Did you know that horses given lobelia are able to breath more deeply? Its benefits are not limited to equestrians. It has been used as “asthmador” in Appalachian folk medicine. Lobelia, by some accounts, is thought to be one of the most valuable herbal remedies in existence. Extracts of Lobelia inflata contain lobeline, which showed positive effects in the treatment of multidrug-resistant tumor cells. Lobelia contains an alkaloid known as lobeline, which thins mucus, breaks up congestion. Additionally, lobelia stimulates the adrenal glands to release epinephrine, in effect, this relaxes the airways and allows for easier breathing. Also, because lobelia helps to relax smooth muscles, it is included in many cough and cold remedies. Lobelia should be part of everyone’s respiratory support protocol!
Elecampane has been used by Native Americans for many years to clear out excess mucus that impairs lung function. It is known as a natural antibacterial agent for the lungs, helping to lessen infection particularly for people who are prone to lung infections like bronchitis. Herbal practitioners often recommend one teaspoon of the herb per cup of boiling water, drunk three times daily for two to three weeks but elecampane is also available in tincture format for ease.
Native to Australia, eucalyptus isn’t just for Koala bears! Aborigines, Germans, and Americans have all used the refreshing aroma of eucalyptus to promote respiratory health and soothe throat irritation. Eucalyptus is a common ingredient in cough lozenges and syrups and its effectiveness is due to a compound called cineole. Cineole has numerous benefits — it’s an expectorant, can ease a cough, fights congestion, and soothes irritated sinus passages. As an added bonus, because eucalyptus contains antioxidants, it supports the immune system during a cold or other illness.
Both the flowers and the leaves of the mullein plant are used to make an herbal extract that helps strengthen the lungs. Mullein is used by herbal practitioners to clear excess mucus from the lungs, cleanse the bronchial tubes, and reduce inflammation that is present in the respiratory tract. A tea can be made from one teaspoon of the dried herb to one cup of boiled water. Alternatively, you can take a tincture form of this herb.
Lungwort is a tree-growing lichen that actually resembles lung tissue in appearance. However, this natural remedy doesn’t just look the part. As early as the 1600s, lungwort has been used to promote lung and respiratory health and clear congestion. Pulmonaria selections come in all kinds so seek an herbologist for direction. Lungwort also contains compounds that are powerfully effective against harmful organisms that affect respiratory health.
Chaparral, a plant native to the southwest, has been appreciated by the Native Americans for lung detoxification and respiratory support. Chaparral contains powerful antioxidants that resist irritation and NDGA which is known to fight histamine response. NDGA inhibits aerobic and anaerobic glycolysis (the energy-producing ability) of cancer cells. Chaparral is also an herb that fights harmful organisms. The benefits of chaparral are most available in a tincture extraction but chaparral tea may support respiratory problems by encouraging an expectorant action to clear airways of mucus.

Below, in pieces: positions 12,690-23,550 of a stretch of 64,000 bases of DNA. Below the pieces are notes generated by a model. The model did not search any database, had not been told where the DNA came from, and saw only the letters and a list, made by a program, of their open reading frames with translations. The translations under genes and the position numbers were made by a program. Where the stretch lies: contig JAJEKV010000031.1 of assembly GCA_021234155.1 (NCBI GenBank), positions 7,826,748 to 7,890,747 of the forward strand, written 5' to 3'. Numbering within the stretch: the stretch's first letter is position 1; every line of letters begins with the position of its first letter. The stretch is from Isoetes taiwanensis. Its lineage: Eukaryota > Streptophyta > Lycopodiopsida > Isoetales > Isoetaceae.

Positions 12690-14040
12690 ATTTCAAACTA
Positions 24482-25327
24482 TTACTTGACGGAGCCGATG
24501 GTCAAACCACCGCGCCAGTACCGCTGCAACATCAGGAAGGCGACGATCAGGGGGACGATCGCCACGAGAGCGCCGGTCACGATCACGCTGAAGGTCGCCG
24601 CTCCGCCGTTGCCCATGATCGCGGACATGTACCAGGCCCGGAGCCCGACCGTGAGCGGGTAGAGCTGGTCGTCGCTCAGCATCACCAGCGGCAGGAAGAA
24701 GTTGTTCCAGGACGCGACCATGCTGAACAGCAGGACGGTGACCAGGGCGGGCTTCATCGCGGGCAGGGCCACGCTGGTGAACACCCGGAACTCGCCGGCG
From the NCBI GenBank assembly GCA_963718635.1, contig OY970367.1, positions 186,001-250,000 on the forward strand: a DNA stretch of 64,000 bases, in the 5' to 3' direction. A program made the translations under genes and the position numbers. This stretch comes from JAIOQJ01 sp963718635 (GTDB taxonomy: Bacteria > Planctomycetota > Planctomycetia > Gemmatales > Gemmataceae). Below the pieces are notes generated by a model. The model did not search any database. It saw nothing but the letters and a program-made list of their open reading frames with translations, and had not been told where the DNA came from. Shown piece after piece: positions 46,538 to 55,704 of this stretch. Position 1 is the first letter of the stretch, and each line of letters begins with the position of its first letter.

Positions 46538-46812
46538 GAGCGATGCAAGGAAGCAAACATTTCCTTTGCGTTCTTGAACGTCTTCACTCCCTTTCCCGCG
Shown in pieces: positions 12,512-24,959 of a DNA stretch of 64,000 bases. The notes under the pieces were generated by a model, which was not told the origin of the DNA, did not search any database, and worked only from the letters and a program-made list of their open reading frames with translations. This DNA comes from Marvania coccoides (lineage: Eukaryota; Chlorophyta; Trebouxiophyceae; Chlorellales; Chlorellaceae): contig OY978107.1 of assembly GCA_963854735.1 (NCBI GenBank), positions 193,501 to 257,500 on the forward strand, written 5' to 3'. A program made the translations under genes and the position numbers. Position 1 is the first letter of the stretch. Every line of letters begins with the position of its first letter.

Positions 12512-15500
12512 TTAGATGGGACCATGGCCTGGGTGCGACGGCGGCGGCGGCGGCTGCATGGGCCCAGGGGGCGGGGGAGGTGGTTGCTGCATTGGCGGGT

Sage’s textured leaves give off a heady aroma, which arises from sage’s essential oils. These oils are the source of the many benefits of sage tea for lung problems and common respiratory ailments. Sage tea is a traditional treatment for sore throats and coughs. The rich aromatic properties arising from sage’s volatile oils of thujone, camphor, terpene and salvene can be put to use by inhaling sage tea’s vapors to dispel lung disorders and sinusitis. Alternatively, brew a strong pot of sage tea and place it into a bowl or a vaporizer.
Peppermint, and peppermint oil, contains menthol — a soothing ingredient known to relax the smooth muscles of the respiratory tract and promote free breathing. Dried peppermint typically contains menthol, menthone, menthyl acetate, menthofuran and cineol. Peppermint oil also contains small amounts of many additional compounds including limonene, pulegone, caryophyllene and pinene. Paired with the antihistamine effect of peppermint, menthol is a fantastic decongestant. Many people use therapeutic chest balms and other inhalants that contain menthol to help break up congestion. Additionally, peppermint is an antioxidant and fights harmful organisms.
15. PLANTAIN LEAF
Plantain leaf has been used for hundreds of years to ease cough and soothe irritated mucous membranes. Many of its active constituents show antibacterial and antimicrobial properties, as well as being anti-inflammatory and antitoxic. Clinical trials have found it favorable against cough, cold, and lung irritation. Plantain leaf has an added bonus in that it may help relieve a dry cough by spawning mucus production in the lungs.
Seek the advice of an herbologist or Naturopathic Doctor on the preparation, appropriate dosages and frequency according to your condition. Many of the herbs above may also be combined for cumulative effects. All of the above are available in various forms, as nutritional supplements, tea blends and prepared oils. You can always grow your own as well to ensure your herbs are organic and ethically harvested.
John Summerly is nutritionist, herbologist, and homeopathic practitioner. He is a leader in the natural health community and consults athletes, executives and most of all parents of children on the benefits of complementary therapies for health and prevention.